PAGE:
The White House's Rapidly Shifting Story on Firing Flynn

Spokesman Sean Spicer said that Donald Trump gradually lost trust in his national security adviser, then decided to fire him Monday night—but not everything about that account adds up.

Kevin Lamarque / Reuters

The White House is taking a mulligan on its selection of a national security adviser, replacing Michael Flynn just 24 days into his tenure. It’s seeking a do-over on its messaging of Flynn’s departure, too.

During a briefing Tuesday afternoon, Press Secretary Sean Spicer tried to corral a narrative fast getting out of control. Spicer’s message had a few fundamental points: First, the White House had determined that Flynn broke no laws in his discussions with Russian Ambassador Sergey Kislyak. Second, Flynn was fired because Trump had lost faith in his honesty, not for having violated any law. “It was a matter of trust,” Spicer repeated, over and over. Third, he said Trump learned about Flynn’s untruths in January. Fourth, Flynn was not directed by Trump or anyone else at the White House to discuss sanctions with Kislyak. Fifth, Trump made the decision to fire Flynn.

But Spicer’s narrative is dubious, riddled with contradictions with what’s already known and with previous administration statements.

Take the claim that Trump pulled the trigger on firing Flynn. It stands to reason that the White House would want to make the president look firm, decisive, and in command. But that undercuts reporting from The New York Times and Politico, both of which said that Trump adviser Steve Bannon had pushed Flynn to resign, and from The Washington Post, which said Trump was willing to let Flynn linger to see if the scandal would blow over. As soon as Spicer made the claim, reporters who’d been up late on Monday covering the story cried foul, noting that senior administration officials had told them last night that Flynn made the decision on his own.

Spicer’s timeline also presents some difficulties. Flynn said in mid-January that he not discussed sanctions with Kislyak. On January 15, Vice President Mike Pence went on CBS and repeated that. According to Spicer, White House Counsel Don McGahn heard from then-Acting Attorney General Sally Yates on January 26 about evidence that Flynn had discussed sanctions with Kislyak, despite his denials. McGahn then brought the matter to Trump, who asked whether Flynn had broken the law. McGahn reported back that he did not think Flynn had broken the law.

According to Spicer, Trump then gradually lost trust in Flynn, over the period between January 26 and February 13, in what Spicer called “an evolving and eroding process.” He couldn’t say whether Flynn had intended to mislead Pence and others.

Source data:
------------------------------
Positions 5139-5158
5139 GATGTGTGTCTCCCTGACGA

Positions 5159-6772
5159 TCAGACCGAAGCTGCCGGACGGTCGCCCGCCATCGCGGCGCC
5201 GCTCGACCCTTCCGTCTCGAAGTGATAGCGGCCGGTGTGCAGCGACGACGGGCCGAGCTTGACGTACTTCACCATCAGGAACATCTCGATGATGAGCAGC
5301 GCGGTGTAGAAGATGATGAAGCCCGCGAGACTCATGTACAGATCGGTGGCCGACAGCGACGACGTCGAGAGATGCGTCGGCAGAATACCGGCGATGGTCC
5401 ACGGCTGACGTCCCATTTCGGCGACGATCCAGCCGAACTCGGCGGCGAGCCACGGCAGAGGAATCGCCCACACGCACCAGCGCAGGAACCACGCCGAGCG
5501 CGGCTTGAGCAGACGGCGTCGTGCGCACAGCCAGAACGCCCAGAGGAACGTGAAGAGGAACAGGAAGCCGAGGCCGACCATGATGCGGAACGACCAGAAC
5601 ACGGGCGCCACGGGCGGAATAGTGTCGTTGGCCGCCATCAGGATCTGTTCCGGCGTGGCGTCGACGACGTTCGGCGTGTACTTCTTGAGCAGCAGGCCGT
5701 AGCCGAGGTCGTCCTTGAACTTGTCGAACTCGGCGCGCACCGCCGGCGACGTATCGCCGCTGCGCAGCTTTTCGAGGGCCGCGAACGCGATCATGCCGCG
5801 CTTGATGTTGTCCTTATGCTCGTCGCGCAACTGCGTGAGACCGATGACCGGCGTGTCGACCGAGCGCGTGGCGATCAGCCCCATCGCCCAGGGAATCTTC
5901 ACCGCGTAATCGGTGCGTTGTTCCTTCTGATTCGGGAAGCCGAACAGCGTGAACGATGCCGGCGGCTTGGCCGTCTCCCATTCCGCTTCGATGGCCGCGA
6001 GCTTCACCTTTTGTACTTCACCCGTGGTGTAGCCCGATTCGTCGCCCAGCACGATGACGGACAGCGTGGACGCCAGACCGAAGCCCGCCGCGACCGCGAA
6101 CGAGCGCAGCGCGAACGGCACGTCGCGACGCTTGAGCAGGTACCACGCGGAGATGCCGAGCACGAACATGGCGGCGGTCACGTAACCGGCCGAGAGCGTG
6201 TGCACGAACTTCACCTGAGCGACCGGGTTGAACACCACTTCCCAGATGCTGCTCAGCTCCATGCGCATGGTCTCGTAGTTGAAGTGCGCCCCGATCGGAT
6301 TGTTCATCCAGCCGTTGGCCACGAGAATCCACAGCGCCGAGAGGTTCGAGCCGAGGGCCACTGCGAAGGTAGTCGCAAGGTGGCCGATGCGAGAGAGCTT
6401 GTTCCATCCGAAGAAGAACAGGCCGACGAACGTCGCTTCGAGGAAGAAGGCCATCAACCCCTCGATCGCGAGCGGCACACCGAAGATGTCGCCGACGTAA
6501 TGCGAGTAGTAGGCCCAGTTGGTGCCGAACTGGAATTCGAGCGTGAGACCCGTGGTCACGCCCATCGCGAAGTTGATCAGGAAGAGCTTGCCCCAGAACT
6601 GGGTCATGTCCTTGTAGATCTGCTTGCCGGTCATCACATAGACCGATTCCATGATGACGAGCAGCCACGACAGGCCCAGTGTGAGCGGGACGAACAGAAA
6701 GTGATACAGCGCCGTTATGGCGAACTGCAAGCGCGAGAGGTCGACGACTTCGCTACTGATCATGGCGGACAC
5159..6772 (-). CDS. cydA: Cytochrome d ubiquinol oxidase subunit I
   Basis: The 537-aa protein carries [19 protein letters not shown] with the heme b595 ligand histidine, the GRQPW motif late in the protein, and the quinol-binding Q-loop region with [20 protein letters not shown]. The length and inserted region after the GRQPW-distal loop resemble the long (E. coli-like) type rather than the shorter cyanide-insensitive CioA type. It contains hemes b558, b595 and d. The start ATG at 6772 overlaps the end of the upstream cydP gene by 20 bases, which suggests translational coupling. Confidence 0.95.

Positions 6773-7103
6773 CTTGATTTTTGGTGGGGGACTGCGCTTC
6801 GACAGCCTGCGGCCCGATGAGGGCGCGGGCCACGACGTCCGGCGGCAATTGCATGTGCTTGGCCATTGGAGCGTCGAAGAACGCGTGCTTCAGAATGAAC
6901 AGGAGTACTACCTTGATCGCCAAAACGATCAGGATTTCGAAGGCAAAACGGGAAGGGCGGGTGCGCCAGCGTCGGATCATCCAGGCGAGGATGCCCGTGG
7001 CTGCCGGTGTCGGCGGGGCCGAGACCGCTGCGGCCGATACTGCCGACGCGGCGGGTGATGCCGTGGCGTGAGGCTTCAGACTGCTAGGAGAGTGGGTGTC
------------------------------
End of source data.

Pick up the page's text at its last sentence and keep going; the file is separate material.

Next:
“I don’t know that it was intentional,” Spicer said. “He may have just forgotten [that he discussed the sanctions]. At some point that trust eroded to the point that the president did not feel comfortable and asked for an received his resignation.” He added that when Trump “thought it was time for a decision, he immediately made it.”

But the question is why Trump thought that Monday night was the time for a decision. After all, some three weeks passed between Yates’s call to McGahn and the actual firing. Spicer criticized the Justice Department for informing the White House of its suspicions about Flynn sooner, but it’s hard to square that criticism with the lengthy dithering the White House went through. If Trump had known about the calls 10 days earlier, moving his decision up by 10 days, that still would have been two weeks into his presidency.

Spicer wouldn’t say what made Trump change his mind about his national security adviser, who was a close ally during the campaign and spoke at the Republican National Convention, or why it took so long. Spicer said, somewhat cryptically, that the change was based on “this and a series of issues,” without elaborating.

Yet that, too, presents some contradictions with what was publicly known. If what Spicer says is true, Flynn continued lying about his conversations with Kislyak, telling The Washington Post as late as Wednesday that he had not discussed the sanctions with the Russian. If the White House knew that was untrue, why did it allow Flynn to reiterate it? Finally, on Thursday, Flynn admitted to the Post that he might have discussed the sanctions, though he could not recall for sure. On Friday, while flying to Mar-a-Lago, Trump was asked by a reporter about The Washington Post report including Flynn’s admission. The president answered as though he had no idea what was being asked. Spicer defended that by saying that Trump simply had not read the Post article, but Trump’s response is strange if he’d known for weeks that Flynn had misled.

Spicer’s story of Trump gradually losing trust in Flynn is at also at odds with a statement from Trump spokeswoman Kellyanne Conway Monday afternoon that Trump had “full confidence” in Flynn. Spicer and Conway’s accounts can’t both be true, though whether that’s a product of chaos or spin is unclear.

Perhaps the most troubling element of Spicer’s account is that if taken at face value, it makes it appear that Trump was for a time relatively untroubled by the fact that Flynn had misled both the vice president of the United States and, through him, the American people. For three weeks, he allowed Flynn to remain in his post as his top security aide. It was only when it became public that Flynn had misled Pence and the people that Trump moved and decided Flynn had to go. The worrisome implication is that Trump was OK with Flynn’s dissembling until anyone knew about it, which calls into question the White House’s honesty on other accounts. As Sean Spicer might put it, it’s a matter of trust.